Today the church gathers to continue in the train of sacred history. To do what the saints of God were doing 2,000 years ago! Welcoming Jesus into their midst.

But there is a difference between then and now in that Jesus does not come to us riding on the back of a young donkey. But be sure that our encounter is just as factual and real today as was the coming we hear of in today’s gospel.

No, there is no donkey here today, nor cloaks strewn on the aisles of the church, but there is the church’s modern day version of them. You see them every Sunday but don’t make the connection. It is the paraments on the altar. These are not simply pretty decorations but a continuation of the celebration that marks Christ’s coming into the world to save sinners. (1 Tim. 1:15). They are the liturgical cloaks, and swaddling clothes that we use today to welcome Jesus, the self same King.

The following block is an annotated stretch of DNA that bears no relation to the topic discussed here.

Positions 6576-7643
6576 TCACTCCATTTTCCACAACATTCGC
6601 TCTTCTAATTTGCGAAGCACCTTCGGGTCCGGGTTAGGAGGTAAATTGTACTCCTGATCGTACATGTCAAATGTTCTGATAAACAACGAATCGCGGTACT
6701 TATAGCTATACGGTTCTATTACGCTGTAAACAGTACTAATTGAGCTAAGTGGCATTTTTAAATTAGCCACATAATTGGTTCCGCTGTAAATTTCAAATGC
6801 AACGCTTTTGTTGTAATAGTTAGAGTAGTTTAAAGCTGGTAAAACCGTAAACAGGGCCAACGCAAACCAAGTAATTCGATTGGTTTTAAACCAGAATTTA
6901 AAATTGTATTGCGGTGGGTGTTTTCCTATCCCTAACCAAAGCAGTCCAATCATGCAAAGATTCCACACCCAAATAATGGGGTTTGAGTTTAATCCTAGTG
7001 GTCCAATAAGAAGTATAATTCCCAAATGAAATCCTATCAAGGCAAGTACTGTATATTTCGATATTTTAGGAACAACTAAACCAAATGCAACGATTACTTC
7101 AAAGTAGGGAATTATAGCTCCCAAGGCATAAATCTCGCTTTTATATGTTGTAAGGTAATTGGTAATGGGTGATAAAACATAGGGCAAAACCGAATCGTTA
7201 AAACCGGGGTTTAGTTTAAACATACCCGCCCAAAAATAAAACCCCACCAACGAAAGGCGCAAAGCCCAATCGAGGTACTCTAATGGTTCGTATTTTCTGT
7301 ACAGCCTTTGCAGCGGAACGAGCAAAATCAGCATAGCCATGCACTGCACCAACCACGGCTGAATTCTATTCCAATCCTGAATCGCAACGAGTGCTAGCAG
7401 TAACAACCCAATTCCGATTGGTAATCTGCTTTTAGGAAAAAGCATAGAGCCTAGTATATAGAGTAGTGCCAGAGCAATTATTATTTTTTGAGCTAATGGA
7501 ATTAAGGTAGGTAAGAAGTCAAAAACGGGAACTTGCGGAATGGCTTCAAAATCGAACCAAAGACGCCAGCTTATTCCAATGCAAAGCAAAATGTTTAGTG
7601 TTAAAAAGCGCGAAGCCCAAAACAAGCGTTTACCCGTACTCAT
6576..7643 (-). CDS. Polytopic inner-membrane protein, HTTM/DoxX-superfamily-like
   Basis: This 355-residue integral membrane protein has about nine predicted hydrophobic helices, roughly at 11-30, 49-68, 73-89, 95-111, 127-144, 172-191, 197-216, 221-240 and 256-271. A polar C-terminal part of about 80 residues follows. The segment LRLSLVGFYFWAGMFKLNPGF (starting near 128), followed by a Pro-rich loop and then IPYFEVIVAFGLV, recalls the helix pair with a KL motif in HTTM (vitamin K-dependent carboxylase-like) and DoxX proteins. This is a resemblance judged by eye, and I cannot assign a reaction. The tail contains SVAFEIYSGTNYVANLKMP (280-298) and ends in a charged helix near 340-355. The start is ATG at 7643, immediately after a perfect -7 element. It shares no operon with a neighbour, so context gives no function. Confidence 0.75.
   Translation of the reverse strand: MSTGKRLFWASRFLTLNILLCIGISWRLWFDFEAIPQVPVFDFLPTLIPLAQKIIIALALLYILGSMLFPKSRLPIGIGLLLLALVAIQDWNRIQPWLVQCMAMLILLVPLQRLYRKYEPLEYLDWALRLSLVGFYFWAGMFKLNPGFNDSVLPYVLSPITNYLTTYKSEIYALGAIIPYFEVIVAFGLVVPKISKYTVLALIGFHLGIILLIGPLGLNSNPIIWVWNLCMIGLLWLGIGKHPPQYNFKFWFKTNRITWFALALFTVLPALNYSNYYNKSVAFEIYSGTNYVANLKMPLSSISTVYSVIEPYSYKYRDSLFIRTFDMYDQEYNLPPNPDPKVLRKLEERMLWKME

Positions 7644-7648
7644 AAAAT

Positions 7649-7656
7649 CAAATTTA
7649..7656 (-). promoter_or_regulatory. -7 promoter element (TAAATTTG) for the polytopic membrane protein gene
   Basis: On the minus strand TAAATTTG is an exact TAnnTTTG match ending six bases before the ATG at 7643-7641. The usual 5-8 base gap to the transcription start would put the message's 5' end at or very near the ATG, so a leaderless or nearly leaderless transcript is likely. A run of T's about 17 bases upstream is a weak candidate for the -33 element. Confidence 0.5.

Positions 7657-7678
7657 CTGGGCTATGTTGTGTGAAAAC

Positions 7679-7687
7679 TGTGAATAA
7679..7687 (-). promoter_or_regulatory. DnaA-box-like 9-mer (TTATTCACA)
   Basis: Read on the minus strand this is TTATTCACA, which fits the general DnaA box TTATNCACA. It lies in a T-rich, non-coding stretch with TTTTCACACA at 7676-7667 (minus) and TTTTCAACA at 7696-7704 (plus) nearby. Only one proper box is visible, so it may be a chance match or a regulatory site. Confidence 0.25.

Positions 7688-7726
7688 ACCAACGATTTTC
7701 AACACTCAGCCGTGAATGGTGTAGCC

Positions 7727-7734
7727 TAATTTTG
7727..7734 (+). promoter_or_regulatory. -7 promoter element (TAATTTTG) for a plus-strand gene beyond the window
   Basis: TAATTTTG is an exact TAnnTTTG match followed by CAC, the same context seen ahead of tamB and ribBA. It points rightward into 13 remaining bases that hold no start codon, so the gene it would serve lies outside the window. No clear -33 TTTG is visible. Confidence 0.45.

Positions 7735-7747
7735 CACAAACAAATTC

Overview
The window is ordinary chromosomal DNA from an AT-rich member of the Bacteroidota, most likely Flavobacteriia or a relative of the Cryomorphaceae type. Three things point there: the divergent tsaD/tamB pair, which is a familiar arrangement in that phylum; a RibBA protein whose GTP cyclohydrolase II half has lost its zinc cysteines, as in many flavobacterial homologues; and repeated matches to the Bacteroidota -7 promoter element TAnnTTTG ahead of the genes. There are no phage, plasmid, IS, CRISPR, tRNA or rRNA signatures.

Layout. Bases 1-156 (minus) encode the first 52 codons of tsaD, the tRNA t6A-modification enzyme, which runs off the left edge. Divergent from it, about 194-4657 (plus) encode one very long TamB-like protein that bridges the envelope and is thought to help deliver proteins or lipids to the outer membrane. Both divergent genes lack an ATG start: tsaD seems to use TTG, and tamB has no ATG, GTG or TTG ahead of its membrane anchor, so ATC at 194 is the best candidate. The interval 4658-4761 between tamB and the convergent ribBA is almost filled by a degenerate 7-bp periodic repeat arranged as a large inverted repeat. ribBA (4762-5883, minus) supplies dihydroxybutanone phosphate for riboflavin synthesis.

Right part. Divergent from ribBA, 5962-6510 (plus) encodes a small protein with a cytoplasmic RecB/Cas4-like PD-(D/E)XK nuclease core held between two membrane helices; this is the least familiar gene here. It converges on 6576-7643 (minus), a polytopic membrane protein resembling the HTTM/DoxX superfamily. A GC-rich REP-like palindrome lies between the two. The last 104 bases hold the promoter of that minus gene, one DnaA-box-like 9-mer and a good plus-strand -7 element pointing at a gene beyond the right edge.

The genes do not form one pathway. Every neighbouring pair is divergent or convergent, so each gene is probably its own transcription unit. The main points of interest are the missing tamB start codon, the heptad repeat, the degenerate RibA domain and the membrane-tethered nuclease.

No donkey is needed because he doesn’t come in human form, but it is the exalted Christ that we receive here each Sunday. It is his voice we hear in the Scriptures and his Body and Blood that we “taste and see” “in with and under” the Bread and the Wine.

Sunday is often called the Lord’s Day, but do we know what that means? It’s called the Lord’s Day, and not “God’s Day” because it refers to Jesus who is Lord. To Jesus who on this day inserts himself into the affairs of men! And Oh what a needed insertion it is!!

It is the glorious Day in which he comes to commune with his people. To speak the Words of Eternal Life into the ears of his Holy Bride the church, and to untie her from her burdens, and unite her to himself in a Communion as inexplicable and mysterious as it is holy. A Communion like no other. But even it is only a “foretaste of the feast to come!” Because “eye has not seen, nor ear heard the things that God has prepared for those who love him.” (1 Cor. 2:9)